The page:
A few weeks ago, I took the Quinnipiac shuttle into New Haven for a job interview. When finished, I waited at the corner of Temple and Chapel streets for two hours, in the span of which not one, but two shuttles had failed to make the stop to pick up Quinnipiac students, leaving me alone in New Haven.
I called Quinnipiac Security, desperate to be picked up and brought back to campus. Security told me I must have missed the bus and would have to wait for the next one, an hour later. When I tried to argue that I had been in the same spot for two hours, I was hung up on. Finally a shuttle was sent.
When we were within walking distance of the university, the bus driver suddenly turned around in a parking lot and brought me back to New Haven–claiming she had forgotten her other stops. At this point I was convinced that although the security office had insisted I “missed” the bus, obviously it was the other way around and the bus drivers had been missing their stops.
Enraged, I went back to my room to vent to my roommates. I expected some sympathy maybe, but what I didn’t expect was my roommate to shrug her shoulders and casually say, “Yup, happened to me three times last year.”
Isn’t the whole job description of security personnel to provide for the safety of the students? How am I supposed to feel safe when I have been abandoned in downtown New Haven, and the security office that I should be able to turn to hangs up on me because of my repeated calls? Anyone who’s had to wait in line for a shuttle into New Haven on a weekend night can attest to the fact that relations between students and security employees are strained.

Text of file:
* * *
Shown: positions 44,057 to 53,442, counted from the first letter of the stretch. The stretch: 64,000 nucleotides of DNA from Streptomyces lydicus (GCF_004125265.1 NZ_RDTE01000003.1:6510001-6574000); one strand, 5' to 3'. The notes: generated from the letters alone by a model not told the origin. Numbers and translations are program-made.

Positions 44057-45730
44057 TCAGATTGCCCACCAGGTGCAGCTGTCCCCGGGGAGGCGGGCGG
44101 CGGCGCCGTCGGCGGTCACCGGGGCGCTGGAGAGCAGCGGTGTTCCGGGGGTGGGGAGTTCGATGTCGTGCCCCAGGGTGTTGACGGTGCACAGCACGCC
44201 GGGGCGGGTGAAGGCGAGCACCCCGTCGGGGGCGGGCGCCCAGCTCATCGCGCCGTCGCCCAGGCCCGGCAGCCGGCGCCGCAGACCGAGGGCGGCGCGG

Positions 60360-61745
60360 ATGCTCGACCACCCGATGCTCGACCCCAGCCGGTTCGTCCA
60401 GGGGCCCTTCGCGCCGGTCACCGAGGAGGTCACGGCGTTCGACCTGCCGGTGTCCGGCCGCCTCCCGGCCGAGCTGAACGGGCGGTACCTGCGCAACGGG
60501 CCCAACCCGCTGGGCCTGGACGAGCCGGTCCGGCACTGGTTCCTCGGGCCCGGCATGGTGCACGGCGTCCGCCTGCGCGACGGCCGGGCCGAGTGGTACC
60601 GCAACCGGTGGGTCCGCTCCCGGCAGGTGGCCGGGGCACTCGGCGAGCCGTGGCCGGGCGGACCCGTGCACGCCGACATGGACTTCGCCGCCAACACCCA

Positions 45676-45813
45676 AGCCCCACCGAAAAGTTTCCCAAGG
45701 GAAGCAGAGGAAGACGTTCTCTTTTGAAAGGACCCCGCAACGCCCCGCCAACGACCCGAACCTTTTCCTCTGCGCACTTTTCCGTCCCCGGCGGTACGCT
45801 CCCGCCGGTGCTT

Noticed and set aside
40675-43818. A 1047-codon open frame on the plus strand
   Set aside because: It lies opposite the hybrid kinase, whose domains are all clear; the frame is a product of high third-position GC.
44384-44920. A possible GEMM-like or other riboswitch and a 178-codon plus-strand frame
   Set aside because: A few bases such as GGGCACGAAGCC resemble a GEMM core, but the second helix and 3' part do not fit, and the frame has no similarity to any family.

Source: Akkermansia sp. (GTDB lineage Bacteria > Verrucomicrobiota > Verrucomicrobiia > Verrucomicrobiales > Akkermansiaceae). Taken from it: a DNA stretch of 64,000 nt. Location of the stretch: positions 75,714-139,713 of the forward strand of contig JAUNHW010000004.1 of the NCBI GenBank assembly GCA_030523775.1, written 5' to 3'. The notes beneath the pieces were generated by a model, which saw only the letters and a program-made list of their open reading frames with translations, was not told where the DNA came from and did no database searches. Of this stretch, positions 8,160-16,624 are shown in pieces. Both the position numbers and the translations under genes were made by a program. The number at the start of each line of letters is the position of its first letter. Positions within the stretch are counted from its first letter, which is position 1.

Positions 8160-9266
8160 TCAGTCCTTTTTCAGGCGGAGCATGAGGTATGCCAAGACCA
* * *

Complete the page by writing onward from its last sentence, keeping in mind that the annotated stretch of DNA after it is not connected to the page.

They may think we’re a bunch of stuck-up, over-privileged punks, or sloppy messes who will probably barely be able to walk off that shuttle when we come back. Either way, their personal opinion of students should not take away from the fact that their job is to provide for our safety.
If not genuinely concerned for our safety, how about liability to worry about? College students are, for the most part, considered adults and responsible for their own actions. Students depend on the shuttle schedule as an accurate form of transportation to and from New Haven, and as such the university has a responsibility to stick to it.
If something were to ever happen to a student, such as an assault, or if a student went missing as a result of a mishap in the shuttle schedule, parents and contributors to the university are going to be on the witch hunt for someone to blame. You can be sure the first person attacked would be whoever is responsible for transportation, which happens to be the Office of Campus Security.
Campus administration can agree that there is nothing more dangerous to a university’s reputation than a scorned parent who feels that their child is in danger.
I like to think that after repeated complaints and concerns to the Security office, there may be a crackdown in shuttle dependency. If not, be wary of the next time you decide to board a university shuttle.